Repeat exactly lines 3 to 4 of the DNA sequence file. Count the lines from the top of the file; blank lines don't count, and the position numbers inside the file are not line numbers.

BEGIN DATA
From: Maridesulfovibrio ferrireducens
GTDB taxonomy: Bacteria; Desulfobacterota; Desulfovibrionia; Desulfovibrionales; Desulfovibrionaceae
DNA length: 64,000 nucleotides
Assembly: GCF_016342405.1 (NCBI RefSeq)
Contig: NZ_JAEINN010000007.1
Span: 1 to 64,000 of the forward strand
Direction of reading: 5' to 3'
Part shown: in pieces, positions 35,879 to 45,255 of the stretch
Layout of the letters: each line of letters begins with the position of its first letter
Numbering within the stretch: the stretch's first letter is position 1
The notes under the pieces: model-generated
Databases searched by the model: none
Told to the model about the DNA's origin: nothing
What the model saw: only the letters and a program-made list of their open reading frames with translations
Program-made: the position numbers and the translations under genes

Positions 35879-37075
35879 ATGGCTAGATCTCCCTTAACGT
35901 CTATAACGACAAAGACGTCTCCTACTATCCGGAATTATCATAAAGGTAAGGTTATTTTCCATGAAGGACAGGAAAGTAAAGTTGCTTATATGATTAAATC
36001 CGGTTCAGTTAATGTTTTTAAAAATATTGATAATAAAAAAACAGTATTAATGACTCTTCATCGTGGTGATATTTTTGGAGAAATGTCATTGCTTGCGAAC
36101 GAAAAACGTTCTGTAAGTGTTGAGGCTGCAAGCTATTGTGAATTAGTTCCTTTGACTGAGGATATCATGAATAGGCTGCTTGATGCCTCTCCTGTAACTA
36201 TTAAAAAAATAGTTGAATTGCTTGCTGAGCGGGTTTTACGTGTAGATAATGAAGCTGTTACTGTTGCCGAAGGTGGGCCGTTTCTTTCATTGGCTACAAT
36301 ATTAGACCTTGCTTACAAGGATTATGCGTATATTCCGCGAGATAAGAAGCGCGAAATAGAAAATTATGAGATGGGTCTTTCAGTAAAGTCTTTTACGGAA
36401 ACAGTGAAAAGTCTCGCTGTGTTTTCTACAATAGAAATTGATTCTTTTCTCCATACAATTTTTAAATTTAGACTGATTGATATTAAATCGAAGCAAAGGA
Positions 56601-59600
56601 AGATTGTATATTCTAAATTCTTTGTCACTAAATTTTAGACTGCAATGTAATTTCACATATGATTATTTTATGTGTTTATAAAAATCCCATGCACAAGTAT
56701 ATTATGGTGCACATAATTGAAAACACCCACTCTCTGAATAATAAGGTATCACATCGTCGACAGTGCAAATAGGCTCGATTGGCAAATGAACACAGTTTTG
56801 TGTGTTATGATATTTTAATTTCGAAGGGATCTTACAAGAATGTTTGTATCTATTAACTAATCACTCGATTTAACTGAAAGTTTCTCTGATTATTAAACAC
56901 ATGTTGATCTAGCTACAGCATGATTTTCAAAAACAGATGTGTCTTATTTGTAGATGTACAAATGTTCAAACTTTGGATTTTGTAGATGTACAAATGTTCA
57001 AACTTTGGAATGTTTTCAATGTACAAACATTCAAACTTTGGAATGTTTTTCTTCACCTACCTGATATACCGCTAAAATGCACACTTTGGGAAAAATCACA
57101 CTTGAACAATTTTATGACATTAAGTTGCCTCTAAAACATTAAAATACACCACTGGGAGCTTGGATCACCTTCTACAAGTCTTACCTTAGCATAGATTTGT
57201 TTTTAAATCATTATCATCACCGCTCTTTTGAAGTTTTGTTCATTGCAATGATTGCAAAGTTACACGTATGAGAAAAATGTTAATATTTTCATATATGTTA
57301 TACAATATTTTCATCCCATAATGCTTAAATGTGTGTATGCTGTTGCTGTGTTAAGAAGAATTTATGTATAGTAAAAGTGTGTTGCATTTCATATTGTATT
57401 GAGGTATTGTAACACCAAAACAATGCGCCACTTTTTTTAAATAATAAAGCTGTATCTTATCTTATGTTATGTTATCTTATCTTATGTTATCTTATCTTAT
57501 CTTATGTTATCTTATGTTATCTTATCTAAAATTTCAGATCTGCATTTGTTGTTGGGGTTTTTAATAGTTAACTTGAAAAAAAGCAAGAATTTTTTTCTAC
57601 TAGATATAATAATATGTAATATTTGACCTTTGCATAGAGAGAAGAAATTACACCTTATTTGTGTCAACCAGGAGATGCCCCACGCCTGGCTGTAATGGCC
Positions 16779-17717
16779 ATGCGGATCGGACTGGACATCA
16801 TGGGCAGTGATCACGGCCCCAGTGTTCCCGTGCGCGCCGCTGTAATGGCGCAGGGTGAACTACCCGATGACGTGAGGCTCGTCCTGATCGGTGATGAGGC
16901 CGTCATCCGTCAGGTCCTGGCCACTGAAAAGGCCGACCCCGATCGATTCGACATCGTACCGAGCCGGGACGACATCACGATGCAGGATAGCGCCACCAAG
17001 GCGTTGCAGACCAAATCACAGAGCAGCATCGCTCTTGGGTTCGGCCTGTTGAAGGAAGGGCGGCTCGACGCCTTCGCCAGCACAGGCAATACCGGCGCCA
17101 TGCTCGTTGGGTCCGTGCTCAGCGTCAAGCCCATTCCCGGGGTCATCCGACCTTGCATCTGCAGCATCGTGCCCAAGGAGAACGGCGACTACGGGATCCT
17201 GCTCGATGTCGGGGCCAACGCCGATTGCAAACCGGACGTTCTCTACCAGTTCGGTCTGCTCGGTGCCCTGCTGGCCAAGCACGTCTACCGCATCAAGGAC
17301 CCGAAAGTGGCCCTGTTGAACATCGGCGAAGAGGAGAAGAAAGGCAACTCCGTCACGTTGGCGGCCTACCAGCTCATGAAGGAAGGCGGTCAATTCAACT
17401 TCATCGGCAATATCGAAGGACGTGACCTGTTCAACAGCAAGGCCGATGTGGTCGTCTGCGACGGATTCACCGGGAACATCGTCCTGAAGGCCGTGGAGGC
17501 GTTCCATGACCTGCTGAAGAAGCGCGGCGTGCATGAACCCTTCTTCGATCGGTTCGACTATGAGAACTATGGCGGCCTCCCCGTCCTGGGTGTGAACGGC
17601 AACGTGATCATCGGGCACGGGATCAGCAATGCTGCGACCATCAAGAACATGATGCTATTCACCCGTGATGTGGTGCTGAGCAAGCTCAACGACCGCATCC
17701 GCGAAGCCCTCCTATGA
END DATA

DNA length: 64,000 nucleotides
Assembly: GCF_016342405.1 (NCBI RefSeq)